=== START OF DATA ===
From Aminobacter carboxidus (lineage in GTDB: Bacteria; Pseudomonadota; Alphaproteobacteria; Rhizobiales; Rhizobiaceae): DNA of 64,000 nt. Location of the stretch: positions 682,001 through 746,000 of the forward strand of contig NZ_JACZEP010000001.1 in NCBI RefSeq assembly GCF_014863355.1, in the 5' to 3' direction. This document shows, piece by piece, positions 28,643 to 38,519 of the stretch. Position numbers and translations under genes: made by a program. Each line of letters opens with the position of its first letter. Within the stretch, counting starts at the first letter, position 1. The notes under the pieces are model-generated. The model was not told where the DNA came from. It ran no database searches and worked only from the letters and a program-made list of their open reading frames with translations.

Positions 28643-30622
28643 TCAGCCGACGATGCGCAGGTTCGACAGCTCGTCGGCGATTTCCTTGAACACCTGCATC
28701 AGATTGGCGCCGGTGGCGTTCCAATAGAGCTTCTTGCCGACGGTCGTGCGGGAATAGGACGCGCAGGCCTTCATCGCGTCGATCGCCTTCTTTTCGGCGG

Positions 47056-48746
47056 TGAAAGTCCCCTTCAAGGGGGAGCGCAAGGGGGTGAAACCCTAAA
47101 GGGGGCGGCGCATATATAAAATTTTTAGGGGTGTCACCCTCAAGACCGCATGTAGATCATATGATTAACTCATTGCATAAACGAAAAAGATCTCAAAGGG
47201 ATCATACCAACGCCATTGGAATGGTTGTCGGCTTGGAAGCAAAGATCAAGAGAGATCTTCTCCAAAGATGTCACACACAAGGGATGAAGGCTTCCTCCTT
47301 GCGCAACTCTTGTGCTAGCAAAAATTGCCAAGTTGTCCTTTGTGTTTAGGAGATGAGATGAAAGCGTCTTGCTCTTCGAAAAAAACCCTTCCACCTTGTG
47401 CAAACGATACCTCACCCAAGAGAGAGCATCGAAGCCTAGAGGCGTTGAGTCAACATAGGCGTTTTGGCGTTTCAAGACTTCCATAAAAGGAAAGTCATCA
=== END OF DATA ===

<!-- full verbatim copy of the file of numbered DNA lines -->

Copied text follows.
From Aminobacter carboxidus (lineage in GTDB: Bacteria; Pseudomonadota; Alphaproteobacteria; Rhizobiales; Rhizobiaceae): DNA of 64,000 nt. Location of the stretch: positions 682,001 through 746,000 of the forward strand of contig NZ_JACZEP010000001.1 in NCBI RefSeq assembly GCF_014863355.1, in the 5' to 3' direction. This document shows, piece by piece, positions 28,643 to 38,519 of the stretch. Position numbers and translations under genes: made by a program. Each line of letters opens with the position of its first letter. Within the stretch, counting starts at the first letter, position 1. The notes under the pieces are model-generated. The model was not told where the DNA came from. It ran no database searches and worked only from the letters and a program-made list of their open reading frames with translations.

Positions 28643-30622
28643 TCAGCCGACGATGCGCAGGTTCGACAGCTCGTCGGCGATTTCCTTGAACACCTGCATC
28701 AGATTGGCGCCGGTGGCGTTCCAATAGAGCTTCTTGCCGACGGTCGTGCGGGAATAGGACGCGCAGGCCTTCATCGCGTCGATCGCCTTCTTTTCGGCGG

Positions 47056-48746
47056 TGAAAGTCCCCTTCAAGGGGGAGCGCAAGGGGGTGAAACCCTAAA
47101 GGGGGCGGCGCATATATAAAATTTTTAGGGGTGTCACCCTCAAGACCGCATGTAGATCATATGATTAACTCATTGCATAAACGAAAAAGATCTCAAAGGG
47201 ATCATACCAACGCCATTGGAATGGTTGTCGGCTTGGAAGCAAAGATCAAGAGAGATCTTCTCCAAAGATGTCACACACAAGGGATGAAGGCTTCCTCCTT
47301 GCGCAACTCTTGTGCTAGCAAAAATTGCCAAGTTGTCCTTTGTGTTTAGGAGATGAGATGAAAGCGTCTTGCTCTTCGAAAAAAACCCTTCCACCTTGTG
47401 CAAACGATACCTCACCCAAGAGAGAGCATCGAAGCCTAGAGGCGTTGAGTCAACATAGGCGTTTTGGCGTTTCAAGACTTCCATAAAAGGAAAGTCATCA